Global defence spending jumped to record $2.2 trillion last year: Report
Spending set to rise in 2024 with Israel’s war on Gaza, Russia-Ukraine conflict, tensions in Indo-Pacific.
Global defence spending jumped 9 percent to a record $2.2 trillion last year, a British military think tank said, and is set to rise in 2024 with Israel’s war on Gaza, the conflict in Ukraine and rising tensions in the Indo-Pacific region.
A new report on Tuesday from the London-based International Institute for Strategic Studies (IISS) also mentioned growing unease in the Arctic, North Korea’s pursuit of nuclear weapons, concerns over China and the rise of military regimes in the Sahel region of Africa as contributing to the world entering “a highly volatile security environment”.
“The current military-security situation heralds what is likely to be a more dangerous decade, characterised by the brazen application by some of military power to pursue claims,” read the annual report which the IISS has been compiling annually for the past 65 years.
The “era of insecurity” is resetting the global defence-industrial landscape, with the United States and Europe ramping up production of missiles and ammunition “after decades of underinvestment”, the report added.
Driven in part by NATO member states’ response to Russia’s invasion of Ukraine, global military spending reached a record $2.2 trillion, it noted. The alliance’s non-US members have boosted military spending by 32 percent since Russia invaded Ukraine’s Crimean Peninsula in 2014, the institute found.
Wars in Ukraine and Gaza, Iran’s use of networks of influence, and China’s more assertive foreign and security policy all contribute to a picture of global strategic instability and a new era of contested power | @B_Giegerich #MilitaryBalance https://t.co/fOs6Itoa6X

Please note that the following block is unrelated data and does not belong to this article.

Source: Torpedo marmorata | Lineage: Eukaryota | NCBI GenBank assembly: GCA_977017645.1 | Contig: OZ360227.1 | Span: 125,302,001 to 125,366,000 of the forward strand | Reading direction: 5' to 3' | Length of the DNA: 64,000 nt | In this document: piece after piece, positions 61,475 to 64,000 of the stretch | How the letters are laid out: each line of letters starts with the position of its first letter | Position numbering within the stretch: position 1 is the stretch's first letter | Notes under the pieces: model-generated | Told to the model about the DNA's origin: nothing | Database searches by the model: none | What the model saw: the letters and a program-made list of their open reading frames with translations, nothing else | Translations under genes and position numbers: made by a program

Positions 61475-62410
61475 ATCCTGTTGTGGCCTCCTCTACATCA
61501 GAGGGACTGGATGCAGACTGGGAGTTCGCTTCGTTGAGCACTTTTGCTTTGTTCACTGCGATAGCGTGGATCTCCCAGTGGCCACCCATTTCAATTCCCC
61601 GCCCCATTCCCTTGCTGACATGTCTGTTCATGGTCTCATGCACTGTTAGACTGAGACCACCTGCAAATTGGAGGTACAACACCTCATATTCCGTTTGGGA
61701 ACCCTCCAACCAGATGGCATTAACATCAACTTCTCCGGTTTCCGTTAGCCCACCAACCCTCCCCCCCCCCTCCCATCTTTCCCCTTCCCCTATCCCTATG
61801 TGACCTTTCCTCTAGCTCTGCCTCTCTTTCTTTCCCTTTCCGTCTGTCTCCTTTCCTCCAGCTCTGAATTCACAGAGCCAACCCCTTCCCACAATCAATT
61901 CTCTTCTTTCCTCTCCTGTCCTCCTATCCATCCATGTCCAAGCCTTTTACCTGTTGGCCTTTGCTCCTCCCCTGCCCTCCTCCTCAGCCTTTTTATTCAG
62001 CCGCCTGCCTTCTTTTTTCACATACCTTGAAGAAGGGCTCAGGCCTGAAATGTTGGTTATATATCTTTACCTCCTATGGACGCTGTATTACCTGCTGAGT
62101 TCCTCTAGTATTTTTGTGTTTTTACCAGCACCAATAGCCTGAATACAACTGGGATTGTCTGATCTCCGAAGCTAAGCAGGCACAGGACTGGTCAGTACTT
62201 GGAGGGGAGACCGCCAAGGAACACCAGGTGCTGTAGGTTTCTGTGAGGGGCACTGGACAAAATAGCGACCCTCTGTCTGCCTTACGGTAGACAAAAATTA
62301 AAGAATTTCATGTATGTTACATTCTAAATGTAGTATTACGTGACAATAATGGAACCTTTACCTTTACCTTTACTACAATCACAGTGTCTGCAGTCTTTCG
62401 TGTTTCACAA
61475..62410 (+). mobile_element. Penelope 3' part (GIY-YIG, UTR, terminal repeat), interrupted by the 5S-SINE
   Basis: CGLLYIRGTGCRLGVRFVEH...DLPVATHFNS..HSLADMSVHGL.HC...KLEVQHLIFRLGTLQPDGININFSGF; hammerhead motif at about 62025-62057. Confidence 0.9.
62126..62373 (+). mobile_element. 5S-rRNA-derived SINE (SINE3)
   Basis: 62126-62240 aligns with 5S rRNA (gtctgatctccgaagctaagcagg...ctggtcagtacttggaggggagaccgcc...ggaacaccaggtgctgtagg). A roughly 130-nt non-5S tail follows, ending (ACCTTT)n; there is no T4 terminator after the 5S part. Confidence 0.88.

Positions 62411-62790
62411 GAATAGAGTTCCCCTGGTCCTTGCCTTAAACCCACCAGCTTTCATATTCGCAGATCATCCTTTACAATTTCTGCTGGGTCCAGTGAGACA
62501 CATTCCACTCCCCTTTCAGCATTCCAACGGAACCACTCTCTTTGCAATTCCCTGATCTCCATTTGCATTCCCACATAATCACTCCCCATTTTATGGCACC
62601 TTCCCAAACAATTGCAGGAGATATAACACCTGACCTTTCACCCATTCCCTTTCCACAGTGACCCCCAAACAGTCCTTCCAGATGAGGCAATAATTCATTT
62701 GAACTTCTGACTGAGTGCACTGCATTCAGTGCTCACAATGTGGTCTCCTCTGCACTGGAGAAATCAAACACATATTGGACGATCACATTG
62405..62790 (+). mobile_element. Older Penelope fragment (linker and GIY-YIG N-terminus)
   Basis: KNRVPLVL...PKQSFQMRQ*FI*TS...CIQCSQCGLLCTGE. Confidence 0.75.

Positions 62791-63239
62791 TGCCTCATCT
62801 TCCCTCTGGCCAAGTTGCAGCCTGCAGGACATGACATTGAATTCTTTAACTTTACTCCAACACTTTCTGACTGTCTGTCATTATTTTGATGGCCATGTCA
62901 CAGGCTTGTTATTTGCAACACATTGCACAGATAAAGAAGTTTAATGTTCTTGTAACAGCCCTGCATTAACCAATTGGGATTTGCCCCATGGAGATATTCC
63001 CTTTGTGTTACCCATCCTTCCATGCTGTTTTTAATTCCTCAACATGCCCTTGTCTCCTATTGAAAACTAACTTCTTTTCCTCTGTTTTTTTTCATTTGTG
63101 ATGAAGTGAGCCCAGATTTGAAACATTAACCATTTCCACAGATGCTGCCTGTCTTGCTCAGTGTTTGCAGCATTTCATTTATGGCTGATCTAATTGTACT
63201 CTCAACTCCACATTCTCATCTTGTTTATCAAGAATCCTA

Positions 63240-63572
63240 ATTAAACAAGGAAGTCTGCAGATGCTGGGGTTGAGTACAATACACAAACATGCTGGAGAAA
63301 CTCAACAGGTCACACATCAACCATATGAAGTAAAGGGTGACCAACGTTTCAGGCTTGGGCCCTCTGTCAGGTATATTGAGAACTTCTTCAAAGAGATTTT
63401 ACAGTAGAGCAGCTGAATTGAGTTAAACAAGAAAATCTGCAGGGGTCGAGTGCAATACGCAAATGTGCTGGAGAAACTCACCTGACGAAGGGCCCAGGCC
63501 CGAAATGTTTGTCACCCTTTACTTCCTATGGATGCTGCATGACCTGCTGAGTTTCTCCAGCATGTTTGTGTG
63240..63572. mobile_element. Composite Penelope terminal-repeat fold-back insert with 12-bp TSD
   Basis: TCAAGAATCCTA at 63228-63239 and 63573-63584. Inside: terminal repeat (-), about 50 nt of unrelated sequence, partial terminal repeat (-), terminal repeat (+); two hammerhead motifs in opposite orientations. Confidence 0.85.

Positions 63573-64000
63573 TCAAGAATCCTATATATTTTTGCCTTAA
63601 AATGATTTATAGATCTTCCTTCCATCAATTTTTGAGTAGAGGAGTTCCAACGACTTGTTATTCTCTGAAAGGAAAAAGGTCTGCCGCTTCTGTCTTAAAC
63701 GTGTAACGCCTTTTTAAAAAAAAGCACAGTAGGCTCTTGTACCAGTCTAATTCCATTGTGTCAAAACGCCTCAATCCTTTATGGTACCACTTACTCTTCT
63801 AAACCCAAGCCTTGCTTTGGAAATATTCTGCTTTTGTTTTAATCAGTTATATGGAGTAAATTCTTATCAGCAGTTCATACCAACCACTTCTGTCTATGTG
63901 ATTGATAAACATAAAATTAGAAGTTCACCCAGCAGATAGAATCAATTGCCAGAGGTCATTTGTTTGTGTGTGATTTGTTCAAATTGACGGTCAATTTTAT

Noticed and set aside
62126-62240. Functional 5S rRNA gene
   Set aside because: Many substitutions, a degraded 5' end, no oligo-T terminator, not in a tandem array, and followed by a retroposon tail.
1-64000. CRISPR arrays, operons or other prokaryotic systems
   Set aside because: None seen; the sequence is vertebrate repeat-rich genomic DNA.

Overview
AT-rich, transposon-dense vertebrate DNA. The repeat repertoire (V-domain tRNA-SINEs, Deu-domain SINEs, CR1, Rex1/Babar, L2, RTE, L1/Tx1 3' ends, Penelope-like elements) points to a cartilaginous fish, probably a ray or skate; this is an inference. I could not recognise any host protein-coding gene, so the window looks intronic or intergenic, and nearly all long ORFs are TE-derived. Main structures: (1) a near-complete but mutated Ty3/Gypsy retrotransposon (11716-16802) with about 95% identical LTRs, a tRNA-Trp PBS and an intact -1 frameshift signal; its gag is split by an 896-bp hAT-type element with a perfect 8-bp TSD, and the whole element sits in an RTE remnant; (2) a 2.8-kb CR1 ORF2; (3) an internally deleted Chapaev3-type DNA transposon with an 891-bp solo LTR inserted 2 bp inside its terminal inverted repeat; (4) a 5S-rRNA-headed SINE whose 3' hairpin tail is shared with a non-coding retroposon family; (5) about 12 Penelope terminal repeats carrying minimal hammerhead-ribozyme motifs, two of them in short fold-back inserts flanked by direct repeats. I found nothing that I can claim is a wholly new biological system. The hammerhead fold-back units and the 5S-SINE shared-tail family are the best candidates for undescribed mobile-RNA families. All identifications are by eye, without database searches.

— IISS News (@IISS_org) February 13, 2024
The report comes days after Republican frontrunner Donald Trump said he had previously told an unspecified NATO member’s leader that he would “encourage” Russia to do “whatever the hell they want” in that country if it had not met its financial obligations to the military alliance.
“You got to pay. You got to pay your bills,” Trump said at a campaign rally in South Carolina on Saturday.
Ten members of the alliance met the goal of spending 2 percent of gross domestic product (GDP) on defence, up from just two members in 2014. According to IISS figures, 19 members increased spending last year.
“Russia’s actions have reinvigorated NATO, with Finland completing its rapid alliance accession process in April 2023,” the report noted. “Russia’s border with NATO members is now more than 1,300 kilometres [800 miles] longer.”
The report said that Iran’s supply of missiles to Houthi rebels in Yemen and drones to Russia highlighted Tehran’s growing influence in conflict zones.
China had also demonstrated “increased power-projection capacity”, it added.
The conflicts are not just overlapping, but they are also involving an increasing number of non-Western countries compared to two decades ago, said Samir Puri, a visiting lecturer in war studies from King’s College London.
“The West was leading the sort of military involvement of normal armed forces rather than insurgents,” Puri told Al Jazeera. “Twenty years later, there’s a much wider range of countries that are involved in conflicts, countries like Russia and Turkey, and indeed Saudi Arabia and others have become much more interventionist, much more active,” Puri said.
Defence spending is also being fueled by rising tensions in Asia where countries are arming themselves for deterrence, but also by the growing demand for modern technologies such as unmanned aerial vehicles (UAV) and Global Position Systems (GPS).
“Everything else that requires a lot of research and development spending,” Puri added.
One of the report’s key findings was that Russia has lost some 3,000 main battle tanks during the fighting in Ukraine, or roughly as many as it had in its active inventory before the full-scale invasion began in February 2022.
While Moscow has replenished its forces by pulling 2,000 older tanks out of storage, the Ukrainian government is relying on Western nations to provide the ammunition and weaponry it needs to hold off its bigger neighbour.
Lessons learned from the war in Ukraine are starting to influence military planning in other countries, the IISS said, with many countries recognising that they need to increase production of military hardware and build up bigger stockpiles in case they are forced to fight a protracted war.